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Efficiency, Isolated Bidirectional DC-DC Converter Reference Design for UPS

1 Description

The TIDA-00951 design provides a reference solution for a 2-kW isolated bidirectional DC-DC converter capable of power transfer between a 400-V DC bus along with a 12- to 14-cell Lithium battery pack to be used in UPS, battery backup and power storage applications.

This TI Design works as a >93% efficient, current fed, active clamped boost converter with ZVS within the backup mode and voltage fed full-bridge batter charger with >93% efficiency in the charging mode. This TI Design has built-in protection for DC bus overcurrent and overvoltage and battery overcurrent.

2 Features

  • Digitally Controlled Isolated Bidirectional DC-DC Converter
  • Operates as Active Clamped Full Bridge Boost Converter With ZVS For those Low-Voltage Switches at High Loads
  • Operates as Active Clamped Voltage Fed Buck Converter With Synchronous Rectification to Improve Efficiency When Charging Battery
  • Wide Operating Range From 36- to 60-V Battery and 300- to 400-V DC Bus
  • Cost Optimized Design Using 100-V FET on LowVoltage Side, Eliminates Requirement of Paralleling Multiple FETs up to 2 kW
  • Built-in Cold Start Procedure and Fast Mode Transfer (< 100 uS) From Battery Charger to Backup Power Supply
  • Onboard Isolated Communication Interface for CAN, I2 C, and RS-485

3 Applications

  • Server PSUs and Telecom Rectifiers
  • Uninterruptible Power Supplies ( UPS )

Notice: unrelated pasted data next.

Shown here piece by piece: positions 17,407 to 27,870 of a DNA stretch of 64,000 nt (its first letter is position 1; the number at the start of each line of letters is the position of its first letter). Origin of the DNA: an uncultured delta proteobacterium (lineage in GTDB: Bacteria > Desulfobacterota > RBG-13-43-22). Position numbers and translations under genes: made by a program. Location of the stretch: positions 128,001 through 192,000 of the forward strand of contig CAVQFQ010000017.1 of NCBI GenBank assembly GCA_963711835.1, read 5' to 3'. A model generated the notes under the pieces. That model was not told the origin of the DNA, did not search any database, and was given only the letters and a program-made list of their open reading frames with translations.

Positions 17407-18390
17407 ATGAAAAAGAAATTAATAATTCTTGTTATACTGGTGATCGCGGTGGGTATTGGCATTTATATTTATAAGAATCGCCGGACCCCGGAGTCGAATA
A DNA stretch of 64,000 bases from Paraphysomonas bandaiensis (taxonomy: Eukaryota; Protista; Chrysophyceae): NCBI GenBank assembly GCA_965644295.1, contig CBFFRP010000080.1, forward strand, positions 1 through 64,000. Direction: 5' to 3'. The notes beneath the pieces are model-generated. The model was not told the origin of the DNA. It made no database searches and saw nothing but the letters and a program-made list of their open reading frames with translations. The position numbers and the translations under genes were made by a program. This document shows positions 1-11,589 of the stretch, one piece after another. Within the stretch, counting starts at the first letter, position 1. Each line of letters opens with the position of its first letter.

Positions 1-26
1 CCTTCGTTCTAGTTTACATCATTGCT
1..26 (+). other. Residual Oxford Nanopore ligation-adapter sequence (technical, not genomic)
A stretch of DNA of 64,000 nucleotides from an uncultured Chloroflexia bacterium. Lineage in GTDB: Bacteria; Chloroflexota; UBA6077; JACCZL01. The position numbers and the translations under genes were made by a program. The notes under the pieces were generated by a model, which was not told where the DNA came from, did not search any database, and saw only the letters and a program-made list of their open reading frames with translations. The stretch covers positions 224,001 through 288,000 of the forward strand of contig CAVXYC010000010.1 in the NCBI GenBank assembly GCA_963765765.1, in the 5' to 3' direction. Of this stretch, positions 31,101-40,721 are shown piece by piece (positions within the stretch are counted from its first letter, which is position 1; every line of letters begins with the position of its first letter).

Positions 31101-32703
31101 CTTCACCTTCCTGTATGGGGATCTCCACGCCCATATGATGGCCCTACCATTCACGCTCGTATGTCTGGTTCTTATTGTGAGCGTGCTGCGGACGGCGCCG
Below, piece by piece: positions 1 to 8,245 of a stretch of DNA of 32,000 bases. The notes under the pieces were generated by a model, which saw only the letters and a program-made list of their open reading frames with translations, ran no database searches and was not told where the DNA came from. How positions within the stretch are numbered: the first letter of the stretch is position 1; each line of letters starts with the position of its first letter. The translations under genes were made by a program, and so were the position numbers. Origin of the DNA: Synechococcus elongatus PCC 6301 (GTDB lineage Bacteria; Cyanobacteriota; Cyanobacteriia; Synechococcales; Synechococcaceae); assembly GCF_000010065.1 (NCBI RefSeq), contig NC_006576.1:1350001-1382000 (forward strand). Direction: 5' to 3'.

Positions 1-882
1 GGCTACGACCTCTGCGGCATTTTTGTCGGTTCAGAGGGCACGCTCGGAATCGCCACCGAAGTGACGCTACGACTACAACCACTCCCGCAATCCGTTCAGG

• Industrial Power Supplies
  • Battery Chargers
  • Energy Storage Systems

4 System Description


Most backup power equipment for example DC inverters, home inverters, industrial DC-UPS, and storage banks require an exchange of power in the battery towards the load and the other way around. Typical power system distribution architecture with battery backup is shown in Figure 1:

Figure 1. Top-level Architecture of Typical UPS System

During normal operation, the primary DC bus is regulated between 300 and 400 V through the grid supply of a building, factory, or house. Alternatively, the DC bus could be powered via a alternative energy source such as solar power generation or residential wind power generation, that is conditioned via a power conditioner to feed the DC bus. Battery acts as a power storage space, also it can be charged either through the grid or perhaps an external alternative energy source.

Conventionally, charging a battery via a DC bus and discharging the battery during power blackouts are implemented with two unidirectional converters, each processing the ability one way. Having a growing focus on compact and efficient power systems, there's increasing curiosity about using bidirectional converters, particularly in DC inverters, home inverters, and energy storage banks. A bidirectional DC-DC converter, capable of bilateral power flow, provides the functionality of two unidirectional converters in one converter unit.